Would you deliver your very high voltage to end users? How would you bring it down to useful levels? Do you realize that using a large high voltage capacitor to charge many lower voltage capacitors entails an irreducible energy loss?
 
  • #3
Welcome to PF.
You will find a few problems with your idea.
1. You do not have a capacitor you have a transmission line. What will happen when energy is reflected from the mismatch at the far end.
2. The switch will generate a step change in voltage. That will have high frequency harmonics and radiate EMI across the spectrum.
3. One side of the capacitor is ground. Where does the ground connect to the switch and battery system.

There is a SWER line = Single Wire Earth Return transmission line that works with single phase AC.
DC is used for underwater single wire power cable with seawater as the Earth return.
https://en.wikipedia.org/wiki/Single-wire_earth_return
 
  • #4
Well. If I take it right then you are actually flirting with the idea of 'wave conducting'. Not bad.
However, with this method your cable will work as an antenna => it'll lose energy through radiation. This can be prevented only by shielding your cable. And that's just another, more complicated cable...
 
  • #5
I am not treating it as a capacitor but equating the propagation time as equivalent to it.
The load will be between the totem pole and the starting terminal of the long line (500 miles)
Since the load is in the parallel distributed way,may be some tens of miles, just a pair of S1 and S2 switches is sufficient.
Just imagine the whole configuration is in space.The charging and discharging currents should go back and forth through the loads.
If 500 miles propagation time is recreated as a single terminal module..the above action should take place.
Please treat charge like water with two switches and one end of the 500 mile long pipe connected to the totem pole.
 
  • #6
The OP needs to learn how electricity works.

Thread closed.
 
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Likes davenn, berkeman and cnh1995

Related to A single wire electrical energy transmission....

What is single wire electrical energy transmission?

Single wire electrical energy transmission is a method of transmitting electrical energy through a single wire, without the use of a return wire.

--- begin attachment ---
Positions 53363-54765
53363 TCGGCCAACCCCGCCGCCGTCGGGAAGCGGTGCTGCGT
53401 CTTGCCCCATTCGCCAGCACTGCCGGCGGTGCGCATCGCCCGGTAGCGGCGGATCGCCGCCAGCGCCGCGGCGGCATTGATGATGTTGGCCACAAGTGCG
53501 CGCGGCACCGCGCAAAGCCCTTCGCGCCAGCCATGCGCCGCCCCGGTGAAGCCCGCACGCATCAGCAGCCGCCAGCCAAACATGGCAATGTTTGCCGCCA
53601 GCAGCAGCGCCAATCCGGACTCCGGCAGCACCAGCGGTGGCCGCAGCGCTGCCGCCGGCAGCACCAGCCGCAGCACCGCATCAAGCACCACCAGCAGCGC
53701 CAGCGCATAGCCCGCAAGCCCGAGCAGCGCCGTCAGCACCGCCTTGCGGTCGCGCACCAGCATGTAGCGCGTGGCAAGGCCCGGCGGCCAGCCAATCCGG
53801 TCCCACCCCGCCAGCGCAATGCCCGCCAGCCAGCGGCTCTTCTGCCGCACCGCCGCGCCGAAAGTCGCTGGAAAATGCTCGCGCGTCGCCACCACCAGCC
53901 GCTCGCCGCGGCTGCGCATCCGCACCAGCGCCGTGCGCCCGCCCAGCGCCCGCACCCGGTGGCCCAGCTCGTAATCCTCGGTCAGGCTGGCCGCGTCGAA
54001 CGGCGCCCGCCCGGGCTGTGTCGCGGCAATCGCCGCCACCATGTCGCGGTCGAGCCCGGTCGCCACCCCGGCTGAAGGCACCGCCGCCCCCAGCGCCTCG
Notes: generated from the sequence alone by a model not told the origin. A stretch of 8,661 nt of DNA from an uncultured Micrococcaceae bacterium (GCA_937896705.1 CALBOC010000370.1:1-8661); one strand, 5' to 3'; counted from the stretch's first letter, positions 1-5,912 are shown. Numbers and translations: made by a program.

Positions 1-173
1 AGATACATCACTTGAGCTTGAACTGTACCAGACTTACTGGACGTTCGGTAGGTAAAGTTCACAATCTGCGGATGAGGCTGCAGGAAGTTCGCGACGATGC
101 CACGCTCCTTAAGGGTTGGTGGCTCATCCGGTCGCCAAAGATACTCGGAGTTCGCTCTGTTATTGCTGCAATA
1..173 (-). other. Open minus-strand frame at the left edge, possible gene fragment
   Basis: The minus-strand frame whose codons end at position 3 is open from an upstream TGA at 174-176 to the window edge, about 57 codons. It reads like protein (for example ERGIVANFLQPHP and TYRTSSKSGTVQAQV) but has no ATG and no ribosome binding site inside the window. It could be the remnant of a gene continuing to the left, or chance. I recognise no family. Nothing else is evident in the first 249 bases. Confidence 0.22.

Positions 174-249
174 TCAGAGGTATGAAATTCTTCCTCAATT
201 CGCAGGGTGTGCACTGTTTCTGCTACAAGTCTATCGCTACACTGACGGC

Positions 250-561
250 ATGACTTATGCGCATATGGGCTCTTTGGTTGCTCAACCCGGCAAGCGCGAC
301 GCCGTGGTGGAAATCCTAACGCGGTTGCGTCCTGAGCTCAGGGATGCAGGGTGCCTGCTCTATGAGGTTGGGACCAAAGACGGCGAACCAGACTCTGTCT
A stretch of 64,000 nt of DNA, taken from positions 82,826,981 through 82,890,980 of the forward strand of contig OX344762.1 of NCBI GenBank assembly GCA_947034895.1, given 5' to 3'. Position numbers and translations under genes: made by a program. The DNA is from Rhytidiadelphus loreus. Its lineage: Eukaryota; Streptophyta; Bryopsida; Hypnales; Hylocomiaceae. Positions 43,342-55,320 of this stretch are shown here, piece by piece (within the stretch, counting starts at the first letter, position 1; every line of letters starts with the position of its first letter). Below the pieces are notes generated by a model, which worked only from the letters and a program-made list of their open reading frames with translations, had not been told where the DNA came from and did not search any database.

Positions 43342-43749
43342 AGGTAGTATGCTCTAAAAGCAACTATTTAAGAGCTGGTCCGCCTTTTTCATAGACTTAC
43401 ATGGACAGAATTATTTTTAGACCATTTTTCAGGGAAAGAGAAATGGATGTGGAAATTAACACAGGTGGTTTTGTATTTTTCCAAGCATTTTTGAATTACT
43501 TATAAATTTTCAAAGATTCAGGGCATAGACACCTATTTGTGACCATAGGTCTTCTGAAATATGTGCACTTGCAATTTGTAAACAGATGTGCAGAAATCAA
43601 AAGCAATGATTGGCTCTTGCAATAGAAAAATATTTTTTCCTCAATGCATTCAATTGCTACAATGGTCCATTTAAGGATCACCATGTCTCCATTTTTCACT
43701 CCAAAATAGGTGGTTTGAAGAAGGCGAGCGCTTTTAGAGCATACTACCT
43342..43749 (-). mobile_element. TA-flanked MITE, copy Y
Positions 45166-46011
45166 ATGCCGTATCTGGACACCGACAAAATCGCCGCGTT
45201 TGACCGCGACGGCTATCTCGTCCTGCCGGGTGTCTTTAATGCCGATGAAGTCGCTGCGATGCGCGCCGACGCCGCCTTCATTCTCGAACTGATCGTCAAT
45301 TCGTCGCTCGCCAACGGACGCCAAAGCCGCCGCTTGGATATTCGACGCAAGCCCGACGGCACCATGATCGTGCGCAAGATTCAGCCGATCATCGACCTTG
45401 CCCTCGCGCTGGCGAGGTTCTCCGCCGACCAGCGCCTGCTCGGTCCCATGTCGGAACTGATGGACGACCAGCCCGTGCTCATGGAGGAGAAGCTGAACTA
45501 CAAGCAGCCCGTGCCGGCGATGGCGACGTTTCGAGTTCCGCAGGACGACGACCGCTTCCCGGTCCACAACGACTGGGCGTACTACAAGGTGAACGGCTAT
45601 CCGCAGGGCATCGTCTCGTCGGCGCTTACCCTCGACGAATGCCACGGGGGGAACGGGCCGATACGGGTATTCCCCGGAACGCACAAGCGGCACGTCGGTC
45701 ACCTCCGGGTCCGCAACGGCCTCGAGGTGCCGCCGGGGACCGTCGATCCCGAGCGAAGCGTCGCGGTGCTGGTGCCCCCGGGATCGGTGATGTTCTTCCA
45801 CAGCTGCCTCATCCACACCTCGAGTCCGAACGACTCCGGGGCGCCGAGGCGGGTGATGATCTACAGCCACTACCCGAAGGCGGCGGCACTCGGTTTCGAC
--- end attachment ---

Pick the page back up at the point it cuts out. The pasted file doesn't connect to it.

How does single wire electrical energy transmission work?

In single wire electrical energy transmission, the electrical energy is transmitted through a single wire using high frequency AC signals, which are then converted back to DC at the receiving end. This is made possible through the use of a ground or earth connection at the receiving end.

What are the advantages of single wire electrical energy transmission?

One of the main advantages of single wire electrical energy transmission is its cost-effectiveness, as it requires only a single wire and eliminates the need for a return wire. It also reduces the amount of electromagnetic interference and is more efficient for long-distance transmission.

What are the limitations of single wire electrical energy transmission?

One limitation of single wire electrical energy transmission is its limited power capacity, making it more suitable for low-power applications. It also requires a ground or earth connection at the receiving end, which may not be feasible in certain situations.

What are some real-world applications of single wire electrical energy transmission?

Single wire electrical energy transmission is commonly used in applications such as telecommunications, power distribution in remote areas, and renewable energy systems. It is also being researched for potential use in electric vehicles and wireless charging systems.